Not all companies view IT in the same way. Some see it as an expense to be tolerated (a.k.a. a cost center). Others view it as a way of making (more) money (a.k.a. a profit center). A company’s industry, age, and management demographic are significant influencers of how a company treats its IT organization. A while back, a post on Reddit described a third view: IT as an “insurance center”.
It’s an interesting idea. The thought of IT being a mitigator of loss instead of simply a money hole certainly helps sell expenditures to executives. On the other hand, it seems that a lot of the risks mitigated with IT services are a direct result of the services themselves. An email system may be more efficient than typewritten memoranda, but does the email system really prevent or mitigate loss? If anything, it’s more likely to introduce loss when the system that everyone depends on goes down.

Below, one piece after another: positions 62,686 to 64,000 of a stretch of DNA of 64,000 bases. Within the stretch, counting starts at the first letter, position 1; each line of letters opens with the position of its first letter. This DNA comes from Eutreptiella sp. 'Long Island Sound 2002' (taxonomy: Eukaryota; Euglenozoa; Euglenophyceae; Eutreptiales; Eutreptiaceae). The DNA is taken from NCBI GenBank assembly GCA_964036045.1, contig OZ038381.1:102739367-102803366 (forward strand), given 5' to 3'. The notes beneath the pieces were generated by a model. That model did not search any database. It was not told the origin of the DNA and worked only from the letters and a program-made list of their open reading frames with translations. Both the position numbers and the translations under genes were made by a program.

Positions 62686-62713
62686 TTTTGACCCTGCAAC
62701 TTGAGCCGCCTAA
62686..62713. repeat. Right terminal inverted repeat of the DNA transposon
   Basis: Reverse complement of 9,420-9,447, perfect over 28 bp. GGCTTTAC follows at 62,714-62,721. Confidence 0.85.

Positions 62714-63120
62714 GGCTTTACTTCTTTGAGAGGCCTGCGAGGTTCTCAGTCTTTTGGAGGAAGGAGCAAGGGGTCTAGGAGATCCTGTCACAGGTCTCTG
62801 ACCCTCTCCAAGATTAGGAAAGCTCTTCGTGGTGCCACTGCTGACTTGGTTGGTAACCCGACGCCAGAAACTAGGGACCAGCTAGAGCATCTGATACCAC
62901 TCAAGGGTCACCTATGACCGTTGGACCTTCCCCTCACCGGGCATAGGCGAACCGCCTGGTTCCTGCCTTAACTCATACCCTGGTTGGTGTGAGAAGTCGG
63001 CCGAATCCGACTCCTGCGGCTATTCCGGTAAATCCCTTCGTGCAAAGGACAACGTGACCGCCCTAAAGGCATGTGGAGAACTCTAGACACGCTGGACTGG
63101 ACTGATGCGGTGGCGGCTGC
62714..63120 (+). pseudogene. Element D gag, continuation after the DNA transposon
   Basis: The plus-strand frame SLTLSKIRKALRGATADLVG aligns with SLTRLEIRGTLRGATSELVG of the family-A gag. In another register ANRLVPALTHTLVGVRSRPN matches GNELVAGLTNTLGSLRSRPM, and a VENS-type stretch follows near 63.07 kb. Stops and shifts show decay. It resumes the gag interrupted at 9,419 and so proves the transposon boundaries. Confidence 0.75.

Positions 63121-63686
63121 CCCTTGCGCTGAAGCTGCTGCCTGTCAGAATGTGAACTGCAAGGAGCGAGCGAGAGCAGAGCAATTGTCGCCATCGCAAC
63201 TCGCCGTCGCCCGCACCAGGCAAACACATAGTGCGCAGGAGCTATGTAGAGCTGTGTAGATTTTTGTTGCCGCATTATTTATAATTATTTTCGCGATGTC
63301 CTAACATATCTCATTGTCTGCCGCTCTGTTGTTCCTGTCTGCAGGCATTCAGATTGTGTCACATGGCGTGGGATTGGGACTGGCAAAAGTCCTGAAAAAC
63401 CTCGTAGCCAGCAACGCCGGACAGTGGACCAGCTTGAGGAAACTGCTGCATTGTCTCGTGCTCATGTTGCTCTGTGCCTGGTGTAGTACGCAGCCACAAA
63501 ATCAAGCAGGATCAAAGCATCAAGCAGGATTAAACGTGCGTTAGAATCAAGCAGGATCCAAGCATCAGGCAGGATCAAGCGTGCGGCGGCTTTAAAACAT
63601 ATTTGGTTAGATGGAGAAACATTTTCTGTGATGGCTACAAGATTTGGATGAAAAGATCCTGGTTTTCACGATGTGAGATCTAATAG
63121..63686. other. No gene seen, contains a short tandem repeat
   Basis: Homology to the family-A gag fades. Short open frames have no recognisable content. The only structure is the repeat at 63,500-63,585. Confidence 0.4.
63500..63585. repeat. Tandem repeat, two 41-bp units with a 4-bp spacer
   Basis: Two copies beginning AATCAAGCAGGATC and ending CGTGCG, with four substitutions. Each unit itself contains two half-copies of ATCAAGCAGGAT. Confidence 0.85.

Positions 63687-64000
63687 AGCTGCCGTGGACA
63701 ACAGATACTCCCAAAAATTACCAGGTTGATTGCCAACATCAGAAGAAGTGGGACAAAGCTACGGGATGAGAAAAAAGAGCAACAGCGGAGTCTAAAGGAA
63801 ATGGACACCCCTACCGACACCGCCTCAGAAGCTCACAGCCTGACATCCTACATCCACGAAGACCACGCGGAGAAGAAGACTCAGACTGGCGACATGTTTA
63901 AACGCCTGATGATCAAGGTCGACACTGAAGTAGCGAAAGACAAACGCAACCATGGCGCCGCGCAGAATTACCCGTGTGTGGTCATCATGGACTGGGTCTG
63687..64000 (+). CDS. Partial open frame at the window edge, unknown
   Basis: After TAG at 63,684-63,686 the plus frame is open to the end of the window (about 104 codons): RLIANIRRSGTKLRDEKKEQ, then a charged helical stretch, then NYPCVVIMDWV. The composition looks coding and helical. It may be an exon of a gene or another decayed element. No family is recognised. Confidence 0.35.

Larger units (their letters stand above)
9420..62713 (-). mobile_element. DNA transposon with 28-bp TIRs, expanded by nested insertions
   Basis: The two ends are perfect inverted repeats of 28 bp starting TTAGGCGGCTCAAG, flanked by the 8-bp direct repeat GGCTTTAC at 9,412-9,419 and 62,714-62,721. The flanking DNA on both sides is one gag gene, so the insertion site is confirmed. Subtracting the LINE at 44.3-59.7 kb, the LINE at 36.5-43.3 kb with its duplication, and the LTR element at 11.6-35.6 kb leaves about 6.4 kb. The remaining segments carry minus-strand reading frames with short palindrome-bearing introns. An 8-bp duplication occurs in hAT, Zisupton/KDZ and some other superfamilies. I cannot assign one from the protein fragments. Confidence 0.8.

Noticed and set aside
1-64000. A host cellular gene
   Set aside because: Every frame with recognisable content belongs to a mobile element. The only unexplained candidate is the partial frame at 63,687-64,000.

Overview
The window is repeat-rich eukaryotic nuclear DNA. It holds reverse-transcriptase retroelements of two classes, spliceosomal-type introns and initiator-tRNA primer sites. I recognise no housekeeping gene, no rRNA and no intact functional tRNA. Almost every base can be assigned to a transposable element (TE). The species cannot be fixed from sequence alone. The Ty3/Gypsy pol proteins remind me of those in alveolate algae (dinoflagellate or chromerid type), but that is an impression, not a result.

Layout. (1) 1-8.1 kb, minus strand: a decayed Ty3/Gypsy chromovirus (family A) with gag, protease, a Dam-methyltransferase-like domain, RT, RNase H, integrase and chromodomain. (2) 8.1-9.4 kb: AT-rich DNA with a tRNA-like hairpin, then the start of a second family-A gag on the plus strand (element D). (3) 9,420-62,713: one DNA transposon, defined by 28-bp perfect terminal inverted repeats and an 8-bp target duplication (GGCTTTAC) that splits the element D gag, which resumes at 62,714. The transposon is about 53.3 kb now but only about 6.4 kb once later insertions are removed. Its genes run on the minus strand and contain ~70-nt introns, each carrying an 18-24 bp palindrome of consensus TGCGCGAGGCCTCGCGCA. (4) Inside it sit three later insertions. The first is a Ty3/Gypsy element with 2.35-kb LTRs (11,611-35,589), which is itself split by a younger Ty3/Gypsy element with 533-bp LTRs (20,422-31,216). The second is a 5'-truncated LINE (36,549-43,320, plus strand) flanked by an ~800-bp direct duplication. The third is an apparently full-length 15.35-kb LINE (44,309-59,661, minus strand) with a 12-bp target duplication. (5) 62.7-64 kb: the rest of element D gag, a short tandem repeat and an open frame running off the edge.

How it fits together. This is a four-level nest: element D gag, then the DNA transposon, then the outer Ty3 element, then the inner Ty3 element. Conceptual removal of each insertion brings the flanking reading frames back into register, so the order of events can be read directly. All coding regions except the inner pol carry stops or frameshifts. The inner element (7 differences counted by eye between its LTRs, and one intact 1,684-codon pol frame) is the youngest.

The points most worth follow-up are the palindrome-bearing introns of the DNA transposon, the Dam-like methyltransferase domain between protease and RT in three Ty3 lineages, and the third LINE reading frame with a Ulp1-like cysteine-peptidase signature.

The more I thought about it, the more I’m convinced that it’s folly to treat IT as a monolithic organization, at least when it comes to characterizing the kind of center. Characterizations should be made at the service level. Basic infrastructure, no matter how necessary, will almost always be a cost center. Services that enable the business to do more of whatever business it does, to expand into new areas, or to otherwise bring in more money are profit centers. Services that protect the company against loss are insurance centers. A healthy company will have all three, but they can’t be managed the same.